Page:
Below: A-Ma-Zing Prom Dresses available at Designs by Marlaine.These gorgeous dresses are ultra glamorous and perfect for proms and special occasions. Contact the shop for an appointment, there is 10% off prom dresses with the Country Images Advert! Contact Designs by Marlaine: 82 High Street, Alfreton, Derbyshire.Telephone 01773 830787


with heart


Country Images February 2013

Strictly A-Ma-Zing Prom Dresses Darling!

Just L ook and Book

Your nt Appointme w o N

10% O FF Prom D


(With This Advert)

Designs by Marlaine 82, High Street, Alfreton, Derbyshire DE55 7BE Tel: 01773 830787

w w w. d e s i g n s b y m a r l a i n e . c o . u k

The Outlook Is Bright For city-centre choice and town centre service Friendly personal service from assistants who care, in a truly independent store that’s big enough to stock the quality brands you want. An independent department store, with Fashions, Lingerie, Accessories, Shoes, Mens, Homeware and Coffee Shop. Pop in soon, and free yourself from chain store sameness.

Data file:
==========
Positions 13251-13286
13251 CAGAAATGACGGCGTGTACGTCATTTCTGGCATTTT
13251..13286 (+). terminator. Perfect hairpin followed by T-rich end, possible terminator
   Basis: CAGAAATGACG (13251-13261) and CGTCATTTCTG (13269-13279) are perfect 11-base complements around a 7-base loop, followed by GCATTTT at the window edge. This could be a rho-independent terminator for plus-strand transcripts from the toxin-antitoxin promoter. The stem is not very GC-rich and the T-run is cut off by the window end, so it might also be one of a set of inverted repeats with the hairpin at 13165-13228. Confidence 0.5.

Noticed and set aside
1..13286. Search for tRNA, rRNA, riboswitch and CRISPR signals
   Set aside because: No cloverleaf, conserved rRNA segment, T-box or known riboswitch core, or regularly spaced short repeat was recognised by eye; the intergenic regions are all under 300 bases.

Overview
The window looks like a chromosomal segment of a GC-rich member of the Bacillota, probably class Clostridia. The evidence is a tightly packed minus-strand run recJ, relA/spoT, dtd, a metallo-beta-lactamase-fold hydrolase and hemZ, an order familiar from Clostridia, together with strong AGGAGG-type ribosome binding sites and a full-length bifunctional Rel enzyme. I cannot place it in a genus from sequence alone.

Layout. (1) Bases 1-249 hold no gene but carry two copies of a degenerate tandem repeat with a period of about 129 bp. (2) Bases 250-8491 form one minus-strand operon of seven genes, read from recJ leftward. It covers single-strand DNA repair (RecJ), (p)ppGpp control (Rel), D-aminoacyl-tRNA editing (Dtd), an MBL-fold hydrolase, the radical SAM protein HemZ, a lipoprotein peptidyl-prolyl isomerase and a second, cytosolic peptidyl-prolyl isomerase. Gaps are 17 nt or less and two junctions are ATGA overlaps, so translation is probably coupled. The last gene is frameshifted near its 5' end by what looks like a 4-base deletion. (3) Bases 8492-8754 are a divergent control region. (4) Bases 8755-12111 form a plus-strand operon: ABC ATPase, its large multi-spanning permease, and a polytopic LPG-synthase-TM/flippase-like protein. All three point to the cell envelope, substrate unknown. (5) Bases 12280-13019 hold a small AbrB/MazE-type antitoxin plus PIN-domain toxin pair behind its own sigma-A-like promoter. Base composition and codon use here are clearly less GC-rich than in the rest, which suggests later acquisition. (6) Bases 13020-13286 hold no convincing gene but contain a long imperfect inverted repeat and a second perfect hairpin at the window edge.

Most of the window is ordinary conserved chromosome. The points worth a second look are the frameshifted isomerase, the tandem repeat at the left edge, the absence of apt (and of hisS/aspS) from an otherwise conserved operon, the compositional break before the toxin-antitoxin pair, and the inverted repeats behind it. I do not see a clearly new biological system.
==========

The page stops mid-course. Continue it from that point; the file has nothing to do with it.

full of surprises 8-18 Grosvenor Road, Ripley Tel: 01773 742151

February 2013 Country Images


Flowers…Chocolates…Romantic Meal… and a gift from Senses Skin Care Centre, make sure you get it right this Valentine’s Day. Show your loved one you really care with a gift voucher from Senses Skin Care Alfreton, a beautiful voucher that is ready wrapped.The voucher is for a Decléor Facial, which includes a back, neck and shoulder massage and a geleration manicure. All for only £40.00 saving you £17.00. Can’t get into the salon to get your voucher? Just call and pay over the phone and we’ll post it out to you. This offer is valid throughout the whole of February so if that Special Someone fails to impress on Valentines..well then why not treat yourself? 01773 835866